Hurricane Florence Explained

Hurricane Florence just got a lot more scary. The latest model runs have the monster storm stalling off North Carolina before tracking to the southwest along the South Carolina coast. This could amplify the destructive impact of the storm as it hammers coastal areas with high winds and torrential rainfalls fueled by moisture and energy from warm ocean waters. Storm surges and high waves will inundate and batter coastal areas while massive rainfall will generate devastating flooding in inland areas.

Why Florence’s Path Changed

Hurricane Florence was previously expected to follow a conventional track hitting the Southeastern coast of North Carolina and tracking to the northwest in fairly a straight line. However, projections of the storm’s path have shifted dramatically between Tuesday evening and Wednesday.

Hurricane Florence GEFS Model Runs

According to Phillipe Papin, an atmospheric scientist with the U.S. Navy Research Laboratory, a high-pressure ridge over the Midwest grew stronger. Meanwhile the high-pressure ridge behind the storm to the east, which had been pushing the storm northwards, was dissipated by a deepening trough over Bermuda. The midwestern high-pressure ridge is now set to block the storm’s northern progress and eventually turn it to the southwest.

Echoes of Harvey

Hurricane Florence’s projected jog to the southwest is reminiscent of Hurricane Harvey, which made landfall before turning back towards the Gulf of Mexico and tracking back up the coast. This allowed Harvey to draw moisture out of the Gulf of Mexico for an extended period of time and inundate Houston with massive rainfall for days. Some areas received as much as 40 inches of rain. The result was devastating floods and the wettest storm on record. Hurricane Florence is projected to produce similarly intense rainfall, with an estimated 20-30 inches of rain falling across parts of coastal North Carolina and as much as 40 inches in some places.

Why Florence is Such a Strong Storm

If a hurricane were a fire, hot water would be gasoline. Between the tropics where Florence first formed and the Carolina coast, unusually hot water fueled its intensification to a Category 4 storm. Although winds have subsided a bit back to Category 3 levels as it moves into cooler coastal waters, it remains a powerful and life-threatening storm.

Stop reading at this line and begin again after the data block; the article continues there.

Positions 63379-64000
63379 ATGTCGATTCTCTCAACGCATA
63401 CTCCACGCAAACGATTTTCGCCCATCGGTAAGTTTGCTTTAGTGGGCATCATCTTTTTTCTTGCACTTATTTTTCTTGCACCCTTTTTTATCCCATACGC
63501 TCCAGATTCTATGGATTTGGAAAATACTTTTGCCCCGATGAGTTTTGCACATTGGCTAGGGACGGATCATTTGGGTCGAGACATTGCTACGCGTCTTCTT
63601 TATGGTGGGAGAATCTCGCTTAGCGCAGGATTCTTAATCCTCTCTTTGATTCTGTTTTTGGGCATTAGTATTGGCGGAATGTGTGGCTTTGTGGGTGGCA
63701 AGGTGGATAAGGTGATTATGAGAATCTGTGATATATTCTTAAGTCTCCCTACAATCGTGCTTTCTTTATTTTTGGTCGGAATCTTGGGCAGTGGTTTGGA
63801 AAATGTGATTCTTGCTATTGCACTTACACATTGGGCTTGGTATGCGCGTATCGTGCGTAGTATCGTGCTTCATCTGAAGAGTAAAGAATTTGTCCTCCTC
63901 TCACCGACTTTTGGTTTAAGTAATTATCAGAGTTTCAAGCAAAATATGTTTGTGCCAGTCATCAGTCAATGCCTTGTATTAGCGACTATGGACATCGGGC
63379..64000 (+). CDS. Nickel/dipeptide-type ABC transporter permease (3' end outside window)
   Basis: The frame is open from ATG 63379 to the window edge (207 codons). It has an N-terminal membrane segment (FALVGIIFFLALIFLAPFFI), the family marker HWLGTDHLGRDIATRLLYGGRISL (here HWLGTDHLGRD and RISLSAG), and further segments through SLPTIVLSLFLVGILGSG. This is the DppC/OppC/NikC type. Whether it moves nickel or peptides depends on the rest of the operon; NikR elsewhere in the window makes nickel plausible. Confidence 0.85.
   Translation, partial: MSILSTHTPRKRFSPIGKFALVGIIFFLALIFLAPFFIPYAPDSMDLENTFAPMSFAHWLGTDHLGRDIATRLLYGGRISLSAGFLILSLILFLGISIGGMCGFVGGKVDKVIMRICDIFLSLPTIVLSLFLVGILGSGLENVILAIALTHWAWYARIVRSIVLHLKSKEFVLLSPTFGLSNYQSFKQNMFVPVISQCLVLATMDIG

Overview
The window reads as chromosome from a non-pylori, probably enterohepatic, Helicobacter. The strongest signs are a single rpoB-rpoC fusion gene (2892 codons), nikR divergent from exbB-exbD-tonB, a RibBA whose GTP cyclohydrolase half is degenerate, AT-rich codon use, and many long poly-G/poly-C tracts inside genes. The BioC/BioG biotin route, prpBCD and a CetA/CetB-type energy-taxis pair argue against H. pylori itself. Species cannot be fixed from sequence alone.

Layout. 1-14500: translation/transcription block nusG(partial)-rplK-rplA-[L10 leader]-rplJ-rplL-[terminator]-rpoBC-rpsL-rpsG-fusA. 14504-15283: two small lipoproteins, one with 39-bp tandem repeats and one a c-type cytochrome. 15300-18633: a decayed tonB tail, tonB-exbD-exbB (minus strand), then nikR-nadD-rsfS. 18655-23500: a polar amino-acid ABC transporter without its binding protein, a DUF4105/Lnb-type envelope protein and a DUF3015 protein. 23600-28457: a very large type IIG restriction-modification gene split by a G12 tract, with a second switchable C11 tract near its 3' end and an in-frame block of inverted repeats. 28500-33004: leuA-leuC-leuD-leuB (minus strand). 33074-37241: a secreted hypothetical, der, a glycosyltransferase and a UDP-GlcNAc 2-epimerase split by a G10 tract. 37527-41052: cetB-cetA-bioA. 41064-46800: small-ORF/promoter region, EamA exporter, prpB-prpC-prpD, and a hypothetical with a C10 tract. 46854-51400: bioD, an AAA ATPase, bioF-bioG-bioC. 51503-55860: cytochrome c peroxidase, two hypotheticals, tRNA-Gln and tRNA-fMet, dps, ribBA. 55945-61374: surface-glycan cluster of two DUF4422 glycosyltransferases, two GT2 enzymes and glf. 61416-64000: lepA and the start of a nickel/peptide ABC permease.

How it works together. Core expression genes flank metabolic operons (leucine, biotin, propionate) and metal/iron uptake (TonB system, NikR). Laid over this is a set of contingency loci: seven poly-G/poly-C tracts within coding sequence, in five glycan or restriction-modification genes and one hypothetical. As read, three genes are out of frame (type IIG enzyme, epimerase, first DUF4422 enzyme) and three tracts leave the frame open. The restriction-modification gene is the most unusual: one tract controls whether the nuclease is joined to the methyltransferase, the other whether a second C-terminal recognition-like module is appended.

NASA Earth Observatory image by Joshua Stevens, using sea surface temperature data from Coral Reef Watch and wind probabilities from the National Hurricane Center. Story by Adam Voiland.

It’s well known that hurricanes gain strength from hotter waters. Rising warm air cause storms to churn more violently. Higher sea temperatures generate higher maximum sustained winds in storms, but warmer air and sea temperatures also increase the rainfall potential of storms.

We know from basic physics that warmer air holds more moisture at a given pressure than cooler air. This can be calculated using the Clausius–Clapeyron relation, which shows that at standard pressures, a 1 C rise in temperature yields a 7% increase in the moisture-holding capacity of the air. Warmer sea temperatures increase evaporation off the water’s surface increases as well. The result is more moisture-laden air that generates storms with heavier rainfall. When Florence stalls on or close to shore, the back side of the storm will continue to pull moisture and energy from warmer offshore waters, dramatically increasing rainfall totals.

[Image of WPC QPF U.S. rainfall potential]












The Bottom Line

Source: National Hurricane Center

Hurricane Florence is potentially the most dangerous storm to hit the east coast in decades. And, there’s more where that came from. The National Hurricane Center is now tracking four named storms out in the Atlantic, tying the all time record. A fifth storm forming in the Gulf of Mexico may break it.


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